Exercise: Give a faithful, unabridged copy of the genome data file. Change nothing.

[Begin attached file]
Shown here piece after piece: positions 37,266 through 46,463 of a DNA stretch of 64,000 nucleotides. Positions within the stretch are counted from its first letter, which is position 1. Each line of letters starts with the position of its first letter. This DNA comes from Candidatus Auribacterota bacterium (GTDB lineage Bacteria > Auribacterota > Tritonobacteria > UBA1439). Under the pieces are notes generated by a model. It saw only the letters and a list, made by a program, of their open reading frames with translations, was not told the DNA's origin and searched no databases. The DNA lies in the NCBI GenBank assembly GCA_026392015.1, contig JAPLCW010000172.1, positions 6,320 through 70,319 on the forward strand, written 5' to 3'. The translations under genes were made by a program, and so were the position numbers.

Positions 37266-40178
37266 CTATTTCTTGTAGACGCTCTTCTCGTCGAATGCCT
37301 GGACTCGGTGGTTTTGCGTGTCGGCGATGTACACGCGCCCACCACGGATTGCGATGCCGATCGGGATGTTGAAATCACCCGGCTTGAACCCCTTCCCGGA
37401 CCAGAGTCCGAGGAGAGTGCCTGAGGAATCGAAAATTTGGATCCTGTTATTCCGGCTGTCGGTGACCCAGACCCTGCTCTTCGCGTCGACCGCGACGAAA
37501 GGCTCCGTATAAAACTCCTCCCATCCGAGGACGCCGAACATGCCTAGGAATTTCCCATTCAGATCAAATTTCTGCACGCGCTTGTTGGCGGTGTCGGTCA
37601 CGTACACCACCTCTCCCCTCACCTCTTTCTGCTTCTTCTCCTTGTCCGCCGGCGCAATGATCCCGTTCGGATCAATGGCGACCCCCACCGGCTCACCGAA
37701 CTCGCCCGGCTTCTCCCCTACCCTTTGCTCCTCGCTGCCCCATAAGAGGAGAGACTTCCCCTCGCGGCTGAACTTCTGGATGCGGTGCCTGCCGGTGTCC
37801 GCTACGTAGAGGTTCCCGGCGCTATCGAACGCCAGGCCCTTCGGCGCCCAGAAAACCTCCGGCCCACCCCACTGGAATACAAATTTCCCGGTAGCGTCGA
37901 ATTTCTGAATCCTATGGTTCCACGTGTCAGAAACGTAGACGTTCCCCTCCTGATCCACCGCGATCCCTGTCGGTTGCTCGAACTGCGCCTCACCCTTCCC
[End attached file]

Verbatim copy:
Shown here piece after piece: positions 37,266 through 46,463 of a DNA stretch of 64,000 nucleotides. Positions within the stretch are counted from its first letter, which is position 1. Each line of letters starts with the position of its first letter. This DNA comes from Candidatus Auribacterota bacterium (GTDB lineage Bacteria > Auribacterota > Tritonobacteria > UBA1439). Under the pieces are notes generated by a model. It saw only the letters and a list, made by a program, of their open reading frames with translations, was not told the DNA's origin and searched no databases. The DNA lies in the NCBI GenBank assembly GCA_026392015.1, contig JAPLCW010000172.1, positions 6,320 through 70,319 on the forward strand, written 5' to 3'. The translations under genes were made by a program, and so were the position numbers.

Positions 37266-40178
37266 CTATTTCTTGTAGACGCTCTTCTCGTCGAATGCCT
37301 GGACTCGGTGGTTTTGCGTGTCGGCGATGTACACGCGCCCACCACGGATTGCGATGCCGATCGGGATGTTGAAATCACCCGGCTTGAACCCCTTCCCGGA
37401 CCAGAGTCCGAGGAGAGTGCCTGAGGAATCGAAAATTTGGATCCTGTTATTCCGGCTGTCGGTGACCCAGACCCTGCTCTTCGCGTCGACCGCGACGAAA
37501 GGCTCCGTATAAAACTCCTCCCATCCGAGGACGCCGAACATGCCTAGGAATTTCCCATTCAGATCAAATTTCTGCACGCGCTTGTTGGCGGTGTCGGTCA
37601 CGTACACCACCTCTCCCCTCACCTCTTTCTGCTTCTTCTCCTTGTCCGCCGGCGCAATGATCCCGTTCGGATCAATGGCGACCCCCACCGGCTCACCGAA
37701 CTCGCCCGGCTTCTCCCCTACCCTTTGCTCCTCGCTGCCCCATAAGAGGAGAGACTTCCCCTCGCGGCTGAACTTCTGGATGCGGTGCCTGCCGGTGTCC
37801 GCTACGTAGAGGTTCCCGGCGCTATCGAACGCCAGGCCCTTCGGCGCCCAGAAAACCTCCGGCCCACCCCACTGGAATACAAATTTCCCGGTAGCGTCGA
37901 ATTTCTGAATCCTATGGTTCCACGTGTCAGAAACGTAGACGTTCCCCTCCTGATCCACCGCGATCCCTGTCGGTTGCTCGAACTGCGCCTCACCCTTCCC